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Global era is an era of acculturation which may surface difficulties due to the tendency of becoming global chaos that may influence people’s thought. Everyonehas their own views and has made changes with their own worldview perception; hybrid and heterodox. Changes without wisdom will eliminate local elements.This phenomenon has influenced myriad forms of visual composition and architecture of Bali Madya dwelling. Balinese culture has gone through various changes since Rsi Markandeya in the 9th century, Empu Kuturan in the 10th century and Danghyang Nirartha in the 14th century. They changed many dwelling arrangements in architecture. Changes do not mean that one has to demolish the local indigenous elements but, instead, should attempt to develop various indigenous elements with the intention that the visual interior and architectural compositions have their own distinctive characters. In relation to that, aesthetic image and traditional space concept will be arranged in various kinds of acculturation in global visual forms. The dwelling space of Bali Madya concept was acculturated from the Bali Aga’s space concept during the era of Majapahit. This research is based on aesthetic and historical approach that stressed on the artistic aspects and design that are associated with aesthetic appeal. The analysis was done using observations of form and function including the meaning of space composition which was arranged to produce a proportionate composition with local images.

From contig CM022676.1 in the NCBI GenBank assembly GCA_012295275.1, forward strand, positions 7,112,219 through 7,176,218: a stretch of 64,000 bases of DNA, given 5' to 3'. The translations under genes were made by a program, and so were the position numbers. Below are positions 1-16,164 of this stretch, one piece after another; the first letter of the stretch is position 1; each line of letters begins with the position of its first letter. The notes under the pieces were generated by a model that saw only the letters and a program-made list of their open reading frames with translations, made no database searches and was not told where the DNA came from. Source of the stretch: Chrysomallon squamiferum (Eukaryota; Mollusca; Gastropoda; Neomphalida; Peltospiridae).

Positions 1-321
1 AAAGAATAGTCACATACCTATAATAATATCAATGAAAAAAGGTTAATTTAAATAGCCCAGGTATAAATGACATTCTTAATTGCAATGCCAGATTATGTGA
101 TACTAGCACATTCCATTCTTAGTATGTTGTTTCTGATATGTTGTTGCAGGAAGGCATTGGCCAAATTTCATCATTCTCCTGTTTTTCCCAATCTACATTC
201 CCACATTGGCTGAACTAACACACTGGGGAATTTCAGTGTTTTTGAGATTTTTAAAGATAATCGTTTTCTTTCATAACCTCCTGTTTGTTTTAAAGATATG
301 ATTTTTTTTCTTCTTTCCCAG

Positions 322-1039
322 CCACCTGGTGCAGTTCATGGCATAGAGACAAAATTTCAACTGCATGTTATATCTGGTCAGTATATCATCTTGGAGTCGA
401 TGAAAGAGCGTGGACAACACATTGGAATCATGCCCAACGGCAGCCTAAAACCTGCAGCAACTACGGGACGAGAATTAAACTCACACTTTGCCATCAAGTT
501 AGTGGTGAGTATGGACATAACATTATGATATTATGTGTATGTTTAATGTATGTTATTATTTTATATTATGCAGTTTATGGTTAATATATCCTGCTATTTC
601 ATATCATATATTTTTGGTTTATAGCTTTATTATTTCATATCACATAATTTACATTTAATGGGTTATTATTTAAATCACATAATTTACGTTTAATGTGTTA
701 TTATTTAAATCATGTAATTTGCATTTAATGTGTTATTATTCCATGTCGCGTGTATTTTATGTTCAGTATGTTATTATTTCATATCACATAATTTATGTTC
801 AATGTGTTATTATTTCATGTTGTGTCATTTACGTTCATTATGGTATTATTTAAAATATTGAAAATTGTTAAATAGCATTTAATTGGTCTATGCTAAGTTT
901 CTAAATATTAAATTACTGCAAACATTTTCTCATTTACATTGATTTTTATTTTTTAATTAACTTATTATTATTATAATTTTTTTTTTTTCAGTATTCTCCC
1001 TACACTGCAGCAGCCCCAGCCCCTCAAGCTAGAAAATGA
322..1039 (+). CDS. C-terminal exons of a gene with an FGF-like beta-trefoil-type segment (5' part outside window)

11. Cultura International Journal of Philosophy of Culture and Axiology: Volume > 10 > Issue: 2
Joseph S. Fulda Value-Sensitive Design as an Ongoing Process of Market Discovery
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Value-sensitive design conceived as an a priori process is necessarily uncompleted, because the foresight needed to accommodate competing values in trueaccord with consumers’ (ever-evolving) wishes is simply unavailable ab initio. True value-sensitive design is, instead, an ongoing process of market discovery which is evolutionary in nature rather than a priori. We illustrate this generality with the landline telephone.